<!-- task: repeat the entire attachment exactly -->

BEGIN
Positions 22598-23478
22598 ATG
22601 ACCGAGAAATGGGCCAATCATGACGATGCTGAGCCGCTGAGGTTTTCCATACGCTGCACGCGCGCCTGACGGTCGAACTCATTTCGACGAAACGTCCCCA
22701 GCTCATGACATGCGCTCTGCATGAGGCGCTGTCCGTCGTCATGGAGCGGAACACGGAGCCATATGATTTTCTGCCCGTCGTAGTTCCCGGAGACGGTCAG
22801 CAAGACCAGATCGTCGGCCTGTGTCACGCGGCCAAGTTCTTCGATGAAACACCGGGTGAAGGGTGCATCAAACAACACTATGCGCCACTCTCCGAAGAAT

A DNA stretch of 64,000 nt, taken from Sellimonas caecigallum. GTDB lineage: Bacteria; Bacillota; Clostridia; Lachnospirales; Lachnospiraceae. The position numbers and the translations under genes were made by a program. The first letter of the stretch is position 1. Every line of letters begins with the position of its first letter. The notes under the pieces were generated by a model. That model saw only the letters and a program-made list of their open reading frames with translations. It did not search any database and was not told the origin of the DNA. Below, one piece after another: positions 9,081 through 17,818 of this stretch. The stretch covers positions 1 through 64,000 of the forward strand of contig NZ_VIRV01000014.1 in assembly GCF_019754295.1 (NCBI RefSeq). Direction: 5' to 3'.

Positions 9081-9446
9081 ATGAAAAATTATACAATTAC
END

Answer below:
Positions 22598-23478
22598 ATG
22601 ACCGAGAAATGGGCCAATCATGACGATGCTGAGCCGCTGAGGTTTTCCATACGCTGCACGCGCGCCTGACGGTCGAACTCATTTCGACGAAACGTCCCCA
22701 GCTCATGACATGCGCTCTGCATGAGGCGCTGTCCGTCGTCATGGAGCGGAACACGGAGCCATATGATTTTCTGCCCGTCGTAGTTCCCGGAGACGGTCAG
22801 CAAGACCAGATCGTCGGCCTGTGTCACGCGGCCAAGTTCTTCGATGAAACACCGGGTGAAGGGTGCATCAAACAACACTATGCGCCACTCTCCGAAGAAT

A DNA stretch of 64,000 nt, taken from Sellimonas caecigallum. GTDB lineage: Bacteria; Bacillota; Clostridia; Lachnospirales; Lachnospiraceae. The position numbers and the translations under genes were made by a program. The first letter of the stretch is position 1. Every line of letters begins with the position of its first letter. The notes under the pieces were generated by a model. That model saw only the letters and a program-made list of their open reading frames with translations. It did not search any database and was not told the origin of the DNA. Below, one piece after another: positions 9,081 through 17,818 of this stretch. The stretch covers positions 1 through 64,000 of the forward strand of contig NZ_VIRV01000014.1 in assembly GCF_019754295.1 (NCBI RefSeq). Direction: 5' to 3'.

Positions 9081-9446
9081 ATGAAAAATTATACAATTAC